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Virginia Cooperative Extension -
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Beef Quality Corner -- The Need for More Muscle

Livestock Update, November 2000

Bill R. McKinnon, Extension Animal Scientist, Marketing, Virginia Tech

The national fed beef quality audits conducted during 1991 and 1995 both pointed to the need to reduce the variability in ribeye size in beef carcasses. Both ribeyes that are too small and too large create inefficiency for the industry. Ribeyes with small cross sections (less than 11 sq. in.) are reflective of a relatively light degree of muscling within the carcass and create packaging and portion size control problems. Ribeyes that are too large (above 16 sq. in.) present packaging challenges and must be cut too thinly in many controlled portion size situations. Typically ribeyes that are too large are most frequently the result of excessively heavy carcasses.

The most recent carcass data generated from the Virginia Retained Ownership Program provides some insight into the relative muscling of Virginia cattle. Data from 191 cattle processed indicated that 42 carcasses or 22% had ribeyes under 11 square inches; while only 3 or 1.5% of the cattle produced ribeyes over 16 square inches.

The cross section of the ribeye muscle is exposed when the beef carcass is separated between the 12th and 13th rib for both quality and yield grading. Measurement of the ribeye muscle provides an indication of the relative muscularity of the whole carcass. Ribeye size is an important factor in the USDA Yield Grade equation that indicates relative red meat yield of the carcass.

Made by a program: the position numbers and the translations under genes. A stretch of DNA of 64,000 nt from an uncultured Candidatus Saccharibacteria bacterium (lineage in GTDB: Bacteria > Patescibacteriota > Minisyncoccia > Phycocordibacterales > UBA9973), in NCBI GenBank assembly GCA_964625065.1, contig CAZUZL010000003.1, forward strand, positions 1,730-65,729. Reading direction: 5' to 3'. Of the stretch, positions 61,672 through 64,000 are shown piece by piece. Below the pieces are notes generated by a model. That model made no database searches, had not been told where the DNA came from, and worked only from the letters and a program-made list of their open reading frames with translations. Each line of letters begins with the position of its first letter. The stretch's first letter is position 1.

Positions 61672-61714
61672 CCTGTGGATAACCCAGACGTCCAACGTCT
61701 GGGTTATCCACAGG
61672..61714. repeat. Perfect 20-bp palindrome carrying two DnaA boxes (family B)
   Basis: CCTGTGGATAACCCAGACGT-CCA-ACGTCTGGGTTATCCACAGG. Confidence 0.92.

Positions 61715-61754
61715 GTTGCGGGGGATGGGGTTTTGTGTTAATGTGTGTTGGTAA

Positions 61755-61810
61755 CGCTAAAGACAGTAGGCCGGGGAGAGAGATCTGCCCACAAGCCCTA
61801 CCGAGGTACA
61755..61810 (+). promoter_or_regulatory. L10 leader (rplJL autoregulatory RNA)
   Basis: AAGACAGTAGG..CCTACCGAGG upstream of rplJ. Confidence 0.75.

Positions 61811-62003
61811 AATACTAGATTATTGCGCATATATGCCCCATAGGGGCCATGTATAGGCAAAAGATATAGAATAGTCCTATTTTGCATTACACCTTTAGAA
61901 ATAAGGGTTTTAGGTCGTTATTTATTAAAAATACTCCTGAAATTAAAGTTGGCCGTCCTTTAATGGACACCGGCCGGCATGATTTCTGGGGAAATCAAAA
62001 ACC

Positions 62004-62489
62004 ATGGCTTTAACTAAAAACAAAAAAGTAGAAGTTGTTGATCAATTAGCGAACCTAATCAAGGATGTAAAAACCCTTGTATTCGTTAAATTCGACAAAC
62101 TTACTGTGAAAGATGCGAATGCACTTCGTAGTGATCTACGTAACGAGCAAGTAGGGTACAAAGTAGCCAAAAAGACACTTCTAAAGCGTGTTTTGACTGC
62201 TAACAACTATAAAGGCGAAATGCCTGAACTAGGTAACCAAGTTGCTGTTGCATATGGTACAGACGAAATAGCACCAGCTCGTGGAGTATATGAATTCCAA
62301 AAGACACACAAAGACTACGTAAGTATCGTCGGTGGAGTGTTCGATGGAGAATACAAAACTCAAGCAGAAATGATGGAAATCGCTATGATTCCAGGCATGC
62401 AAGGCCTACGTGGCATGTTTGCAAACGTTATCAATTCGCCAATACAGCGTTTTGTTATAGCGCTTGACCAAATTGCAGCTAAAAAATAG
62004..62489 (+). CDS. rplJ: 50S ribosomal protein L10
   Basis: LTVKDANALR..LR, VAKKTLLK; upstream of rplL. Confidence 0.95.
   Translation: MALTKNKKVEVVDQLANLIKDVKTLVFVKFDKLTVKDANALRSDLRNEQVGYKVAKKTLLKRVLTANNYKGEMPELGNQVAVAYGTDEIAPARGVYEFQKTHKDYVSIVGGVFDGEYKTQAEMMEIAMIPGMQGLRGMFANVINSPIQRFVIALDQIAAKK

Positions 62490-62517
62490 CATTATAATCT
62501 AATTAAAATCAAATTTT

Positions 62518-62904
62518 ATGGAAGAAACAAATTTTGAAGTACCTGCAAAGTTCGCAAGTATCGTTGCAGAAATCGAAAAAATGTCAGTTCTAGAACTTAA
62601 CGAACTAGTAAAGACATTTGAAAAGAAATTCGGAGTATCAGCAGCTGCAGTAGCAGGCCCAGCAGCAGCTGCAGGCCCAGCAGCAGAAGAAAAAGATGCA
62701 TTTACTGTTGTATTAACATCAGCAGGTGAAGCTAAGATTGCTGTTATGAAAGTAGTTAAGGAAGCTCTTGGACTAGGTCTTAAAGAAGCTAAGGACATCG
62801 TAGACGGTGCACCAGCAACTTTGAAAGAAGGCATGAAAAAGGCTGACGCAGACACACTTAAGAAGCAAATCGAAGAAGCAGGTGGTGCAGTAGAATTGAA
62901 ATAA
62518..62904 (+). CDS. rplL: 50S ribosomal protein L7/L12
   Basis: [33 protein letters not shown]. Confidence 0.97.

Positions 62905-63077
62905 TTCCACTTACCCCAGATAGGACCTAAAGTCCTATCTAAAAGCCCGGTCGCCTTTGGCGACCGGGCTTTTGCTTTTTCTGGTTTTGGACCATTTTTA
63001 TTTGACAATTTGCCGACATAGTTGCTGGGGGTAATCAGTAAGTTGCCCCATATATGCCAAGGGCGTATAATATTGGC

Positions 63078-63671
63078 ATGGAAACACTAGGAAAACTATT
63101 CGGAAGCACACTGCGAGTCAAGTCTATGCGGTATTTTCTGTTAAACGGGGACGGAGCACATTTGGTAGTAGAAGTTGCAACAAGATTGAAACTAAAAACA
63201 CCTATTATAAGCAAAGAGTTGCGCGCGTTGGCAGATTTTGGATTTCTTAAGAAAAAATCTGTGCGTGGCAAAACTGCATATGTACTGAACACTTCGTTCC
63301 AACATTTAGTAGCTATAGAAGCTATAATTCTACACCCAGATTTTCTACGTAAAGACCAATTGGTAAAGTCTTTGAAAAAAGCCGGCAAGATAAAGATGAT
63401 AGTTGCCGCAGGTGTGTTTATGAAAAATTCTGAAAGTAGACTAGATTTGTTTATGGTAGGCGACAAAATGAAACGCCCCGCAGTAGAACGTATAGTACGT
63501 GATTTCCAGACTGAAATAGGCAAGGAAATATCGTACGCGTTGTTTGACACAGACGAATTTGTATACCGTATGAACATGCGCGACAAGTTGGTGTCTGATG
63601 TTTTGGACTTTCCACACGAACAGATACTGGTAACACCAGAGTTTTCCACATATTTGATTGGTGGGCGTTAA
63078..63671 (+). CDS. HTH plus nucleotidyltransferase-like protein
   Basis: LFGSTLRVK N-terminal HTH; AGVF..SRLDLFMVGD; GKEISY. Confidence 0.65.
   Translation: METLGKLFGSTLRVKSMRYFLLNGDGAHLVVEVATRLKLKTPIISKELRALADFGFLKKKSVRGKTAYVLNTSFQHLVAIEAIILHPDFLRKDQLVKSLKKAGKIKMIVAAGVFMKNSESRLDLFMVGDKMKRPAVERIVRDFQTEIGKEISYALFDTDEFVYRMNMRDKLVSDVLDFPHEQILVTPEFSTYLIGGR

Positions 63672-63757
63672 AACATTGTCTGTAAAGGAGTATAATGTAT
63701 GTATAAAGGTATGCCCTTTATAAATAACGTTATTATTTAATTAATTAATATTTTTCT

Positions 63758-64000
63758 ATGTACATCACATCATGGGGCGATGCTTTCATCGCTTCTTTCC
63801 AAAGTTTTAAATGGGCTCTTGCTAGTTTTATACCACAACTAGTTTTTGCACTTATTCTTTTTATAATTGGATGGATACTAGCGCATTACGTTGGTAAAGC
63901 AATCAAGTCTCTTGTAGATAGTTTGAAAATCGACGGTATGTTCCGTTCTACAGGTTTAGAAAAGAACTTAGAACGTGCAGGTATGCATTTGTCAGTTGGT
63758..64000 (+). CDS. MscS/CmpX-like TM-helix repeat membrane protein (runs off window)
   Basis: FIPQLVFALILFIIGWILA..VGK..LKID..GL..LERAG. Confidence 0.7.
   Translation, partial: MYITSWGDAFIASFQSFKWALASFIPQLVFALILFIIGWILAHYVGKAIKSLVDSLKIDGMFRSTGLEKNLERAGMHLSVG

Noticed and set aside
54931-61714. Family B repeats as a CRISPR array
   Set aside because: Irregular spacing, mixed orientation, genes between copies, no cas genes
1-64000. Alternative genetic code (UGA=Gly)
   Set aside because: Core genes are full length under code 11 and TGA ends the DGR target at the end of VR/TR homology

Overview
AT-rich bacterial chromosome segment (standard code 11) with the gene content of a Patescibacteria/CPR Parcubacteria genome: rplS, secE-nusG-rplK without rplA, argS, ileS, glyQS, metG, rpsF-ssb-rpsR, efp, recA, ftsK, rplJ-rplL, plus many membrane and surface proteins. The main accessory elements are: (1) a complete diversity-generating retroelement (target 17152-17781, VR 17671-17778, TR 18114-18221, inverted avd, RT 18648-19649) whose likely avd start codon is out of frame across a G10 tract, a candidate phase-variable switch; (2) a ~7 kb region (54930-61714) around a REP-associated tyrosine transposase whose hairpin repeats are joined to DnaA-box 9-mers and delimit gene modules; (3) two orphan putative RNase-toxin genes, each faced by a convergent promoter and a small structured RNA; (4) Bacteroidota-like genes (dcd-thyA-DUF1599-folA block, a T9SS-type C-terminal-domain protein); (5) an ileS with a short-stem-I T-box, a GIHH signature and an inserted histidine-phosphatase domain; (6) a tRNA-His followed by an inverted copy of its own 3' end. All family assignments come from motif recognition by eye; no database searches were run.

Certainly, ribeye size is related to carcass weight with the ribeye size generally increasing as carcass weights get heavier. Ribeye size and carcass weight are tied together in the yield grade equation. For varying carcass weights, there are minimum ribeye area thresholds that are required to prevent an adverse adjustment in yield grade. Ribeye areas below the target level cause the numeric yield grade to increase; while, larger ribeyes tend to lower the yield grade. Remember the lower the numeric yield grade, the higher the cutability of the carcass. The table below presents the required ribeye area for various carcass weights to cause no adjustment in yield grade for muscling.

Required Ribeye
Area sq. in.
Hot Carcass
Weight lbs.

Again, when examining the most recent Va. ROP data, 67% of the cattle failed to have large enough ribeye area to prevent an adverse adjustment in yield grade.

The information suggests that producers interested in owning feeder cattle longer or marketing in a fashion that rewards relative muscling or yield grade may need to focus attention at increasing ribeye area. Simply evaluating breeding cattle from the rear view, concentrating on the thickness of the quarter does not get the job done. This type of evaluation may be useful when marketing offspring through a graded feeder cattle sales program. Serious improvement at the carcass level can be best done by focusing on bulls with positive and high accuracy EPD's for ribeye area or % retail cuts. A bull's own ultrasound measurement for ribeye size can be helpful, but it is only one measurement and will ultimately be less useful than EPD's generated from carcass data or ultrasound scanning from a number of offspring.

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